Kruse says it’s “mind blowing” how many people show up night after night. It forecasts $1 billion in gross merchandise volume (GMV) on the platform in 2020.

“You’re excited because your friends are there,” he said. “You interact first and then shop.”

Live stream attendees receive advanced notification that an event is taking place and the CommentSold Broadcast app showcases it on a retailer’s app and on Facebook. The CommentSold platform will offer product information so shoppers can learn more without leaving the video.

Live stream participants can also talk to each other and the host during the event. Sellers can even see when a VIP has joined the live stream and give them a special welcome.

For people who think this is just about millennials and Gen Z, Kruse says older shoppers are key attendees at live shopping events. The largest demographic using CommentSold is between the ages of 35 and 45, as many live streams take place on Facebook, a platform that many younger users have abandoned.

“We underestimated the value of being able to interact with each other during this time,” Kruse said. “The connection aspect has been misread and misunderstood and now we’re trying to double down on that.”

Some customers don’t really need that level of online engagement, but the convenience of a more personalized shopping experience is what most people hope to get from shopping online.

“Personalization has been the elusive promise of shopping for a long time, since the beginning of e-commerce,” said Julie Bornstein, founder of The Yes, a shopping platform that collects customer information through a series of questions. Yes and no. Bornstein has a long history in e-commerce, including a period at Nordstrom Inc. between 2000 and 2005 when the retailer launched online sales.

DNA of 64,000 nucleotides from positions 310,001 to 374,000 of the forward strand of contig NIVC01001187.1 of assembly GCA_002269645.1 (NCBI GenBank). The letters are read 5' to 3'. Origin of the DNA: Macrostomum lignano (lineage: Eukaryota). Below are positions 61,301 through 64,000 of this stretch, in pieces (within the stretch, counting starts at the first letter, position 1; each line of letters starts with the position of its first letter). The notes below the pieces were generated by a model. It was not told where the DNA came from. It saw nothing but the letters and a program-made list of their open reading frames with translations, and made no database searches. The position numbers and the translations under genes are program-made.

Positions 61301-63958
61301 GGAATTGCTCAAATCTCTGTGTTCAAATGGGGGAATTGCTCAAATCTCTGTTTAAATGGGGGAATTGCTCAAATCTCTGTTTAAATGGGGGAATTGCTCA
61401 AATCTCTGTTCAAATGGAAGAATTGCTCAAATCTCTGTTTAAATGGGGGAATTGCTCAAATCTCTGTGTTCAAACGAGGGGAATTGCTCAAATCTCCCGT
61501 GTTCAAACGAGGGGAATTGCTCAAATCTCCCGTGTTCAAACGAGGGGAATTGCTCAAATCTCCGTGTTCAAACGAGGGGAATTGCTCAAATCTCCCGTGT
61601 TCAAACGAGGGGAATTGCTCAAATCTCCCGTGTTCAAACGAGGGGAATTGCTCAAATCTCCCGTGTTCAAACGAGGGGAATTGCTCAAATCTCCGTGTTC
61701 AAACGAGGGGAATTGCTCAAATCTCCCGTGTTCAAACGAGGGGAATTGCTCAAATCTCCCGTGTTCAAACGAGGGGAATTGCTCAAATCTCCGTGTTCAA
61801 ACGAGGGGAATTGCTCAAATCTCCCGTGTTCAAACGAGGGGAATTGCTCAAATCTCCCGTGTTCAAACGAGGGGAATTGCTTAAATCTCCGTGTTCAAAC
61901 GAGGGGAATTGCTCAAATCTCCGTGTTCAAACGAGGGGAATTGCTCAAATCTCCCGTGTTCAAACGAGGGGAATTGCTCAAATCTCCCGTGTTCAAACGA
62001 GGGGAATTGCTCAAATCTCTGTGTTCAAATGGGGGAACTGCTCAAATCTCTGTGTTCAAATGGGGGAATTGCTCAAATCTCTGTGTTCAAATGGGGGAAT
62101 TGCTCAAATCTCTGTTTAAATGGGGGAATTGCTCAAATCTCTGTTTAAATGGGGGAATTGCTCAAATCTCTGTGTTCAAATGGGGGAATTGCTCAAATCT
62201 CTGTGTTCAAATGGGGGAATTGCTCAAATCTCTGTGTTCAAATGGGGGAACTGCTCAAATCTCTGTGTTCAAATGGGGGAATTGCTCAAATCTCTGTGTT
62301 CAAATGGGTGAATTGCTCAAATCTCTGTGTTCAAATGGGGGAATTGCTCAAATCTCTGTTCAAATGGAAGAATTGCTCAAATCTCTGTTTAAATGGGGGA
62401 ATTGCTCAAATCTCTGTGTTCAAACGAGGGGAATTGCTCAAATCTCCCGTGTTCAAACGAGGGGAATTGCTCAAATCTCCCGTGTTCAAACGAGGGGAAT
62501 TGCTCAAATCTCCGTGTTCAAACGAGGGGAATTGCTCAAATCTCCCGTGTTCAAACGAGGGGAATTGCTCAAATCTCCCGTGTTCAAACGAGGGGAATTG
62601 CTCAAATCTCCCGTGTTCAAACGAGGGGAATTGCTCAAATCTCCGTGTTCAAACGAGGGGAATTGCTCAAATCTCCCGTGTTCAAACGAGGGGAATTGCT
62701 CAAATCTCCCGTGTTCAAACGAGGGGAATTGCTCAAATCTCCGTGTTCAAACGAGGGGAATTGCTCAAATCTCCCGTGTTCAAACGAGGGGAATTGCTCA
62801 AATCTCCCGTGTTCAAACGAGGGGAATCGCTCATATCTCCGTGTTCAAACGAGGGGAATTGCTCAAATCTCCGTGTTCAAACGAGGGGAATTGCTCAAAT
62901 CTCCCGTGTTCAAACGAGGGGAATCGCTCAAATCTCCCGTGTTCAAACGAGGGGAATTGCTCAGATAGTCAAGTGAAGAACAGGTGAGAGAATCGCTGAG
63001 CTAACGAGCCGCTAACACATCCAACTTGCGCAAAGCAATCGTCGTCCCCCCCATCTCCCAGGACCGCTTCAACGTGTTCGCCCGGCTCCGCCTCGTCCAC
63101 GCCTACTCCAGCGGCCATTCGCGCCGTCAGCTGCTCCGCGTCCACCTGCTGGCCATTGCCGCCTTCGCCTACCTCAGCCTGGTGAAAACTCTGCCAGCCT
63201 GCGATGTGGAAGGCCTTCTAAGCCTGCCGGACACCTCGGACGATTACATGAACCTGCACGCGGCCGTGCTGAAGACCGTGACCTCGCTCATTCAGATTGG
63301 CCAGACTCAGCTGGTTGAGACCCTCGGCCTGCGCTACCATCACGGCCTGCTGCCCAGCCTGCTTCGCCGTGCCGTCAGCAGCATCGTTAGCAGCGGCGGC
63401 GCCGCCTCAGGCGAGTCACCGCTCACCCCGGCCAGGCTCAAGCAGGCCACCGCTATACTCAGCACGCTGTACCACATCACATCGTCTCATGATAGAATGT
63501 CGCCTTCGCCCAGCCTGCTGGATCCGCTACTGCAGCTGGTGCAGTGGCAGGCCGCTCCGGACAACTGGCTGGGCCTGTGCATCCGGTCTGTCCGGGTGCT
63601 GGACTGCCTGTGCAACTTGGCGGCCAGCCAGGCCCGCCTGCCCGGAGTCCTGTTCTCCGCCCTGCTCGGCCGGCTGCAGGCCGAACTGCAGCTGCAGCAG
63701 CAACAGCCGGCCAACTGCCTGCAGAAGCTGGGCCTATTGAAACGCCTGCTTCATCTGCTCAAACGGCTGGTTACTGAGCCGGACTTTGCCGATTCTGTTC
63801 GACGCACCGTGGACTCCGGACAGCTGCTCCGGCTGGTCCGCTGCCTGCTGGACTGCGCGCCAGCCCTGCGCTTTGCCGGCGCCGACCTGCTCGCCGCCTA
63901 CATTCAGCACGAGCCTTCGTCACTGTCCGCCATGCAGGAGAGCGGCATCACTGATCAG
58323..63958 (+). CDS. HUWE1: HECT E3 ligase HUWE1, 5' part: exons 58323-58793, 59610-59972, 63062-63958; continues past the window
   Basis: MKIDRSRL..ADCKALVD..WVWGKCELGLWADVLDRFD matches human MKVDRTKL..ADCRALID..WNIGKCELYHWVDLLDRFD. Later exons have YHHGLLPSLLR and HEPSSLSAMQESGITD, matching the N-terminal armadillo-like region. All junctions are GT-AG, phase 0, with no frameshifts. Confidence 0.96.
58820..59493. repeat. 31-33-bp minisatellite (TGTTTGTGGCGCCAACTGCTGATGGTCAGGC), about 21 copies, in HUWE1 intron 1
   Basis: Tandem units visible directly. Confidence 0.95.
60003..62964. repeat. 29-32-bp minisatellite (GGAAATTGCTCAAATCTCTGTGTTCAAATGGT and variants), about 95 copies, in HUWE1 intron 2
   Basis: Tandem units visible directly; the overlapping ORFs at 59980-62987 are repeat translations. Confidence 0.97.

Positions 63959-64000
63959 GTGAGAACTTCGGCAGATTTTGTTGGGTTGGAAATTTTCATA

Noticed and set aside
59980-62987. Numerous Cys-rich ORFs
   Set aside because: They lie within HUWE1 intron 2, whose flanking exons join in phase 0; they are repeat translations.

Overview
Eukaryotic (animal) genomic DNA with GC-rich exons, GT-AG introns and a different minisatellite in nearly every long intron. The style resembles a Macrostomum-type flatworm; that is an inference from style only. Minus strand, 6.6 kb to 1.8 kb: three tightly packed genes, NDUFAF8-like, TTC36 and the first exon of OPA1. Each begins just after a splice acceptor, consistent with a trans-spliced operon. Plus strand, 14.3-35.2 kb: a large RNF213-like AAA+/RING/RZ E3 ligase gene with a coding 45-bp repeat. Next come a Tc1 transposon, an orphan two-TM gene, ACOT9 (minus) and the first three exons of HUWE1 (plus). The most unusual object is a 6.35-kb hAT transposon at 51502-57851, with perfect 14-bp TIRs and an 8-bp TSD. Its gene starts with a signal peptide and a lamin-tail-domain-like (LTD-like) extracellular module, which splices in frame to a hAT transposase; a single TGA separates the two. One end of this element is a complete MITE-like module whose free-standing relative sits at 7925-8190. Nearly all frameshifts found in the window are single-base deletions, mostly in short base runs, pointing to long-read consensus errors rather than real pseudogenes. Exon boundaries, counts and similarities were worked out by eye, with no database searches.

Like many new retail technologies, The Yes uses machine learning and artificial intelligence to learn more about shoppers and personalize the shopping experience.

The Yes launched in May 2020, at a time when clothing purchases outside of comfy clothes and workout gear had all but stopped. But Bornstein says customers have used the time during the pandemic to answer questions, which helps with recommendations.

“Right now, fashion is not a category that people spend a lot of money on, but people are creating their ‘yes list’ for what they will buy at some point,” she said. .

Users can also share their “Yes list” with friends.

“There is pent-up demand as people plan to leave,” Bornstein said.

And when they return to stores, shoppers may find that technology is transforming them into a more seamless, contactless environment, thanks to advanced 5G networks that allow a wide range of machines and people to talk to each other. Automated checkout, smart camera-assisted pedestrian traffic management, and gleaned product information without having to pick up an item are just a few of the things 5G makes possible.

“The assumptions we’re making are that it will start in stores and operations,” said Jean-Emmanuel Biondi, director of the retail and wholesale distribution division at Deloitte Consulting LLP.

These networks will have uses in e-commerce once consumers upgrade their devices, but first they are useful for retail and store supply chains in areas such as inventory management, according to Deloitte.

“The impact of the 5G revolution is going to be profound,” Biondi said. “It will be on the various channels.”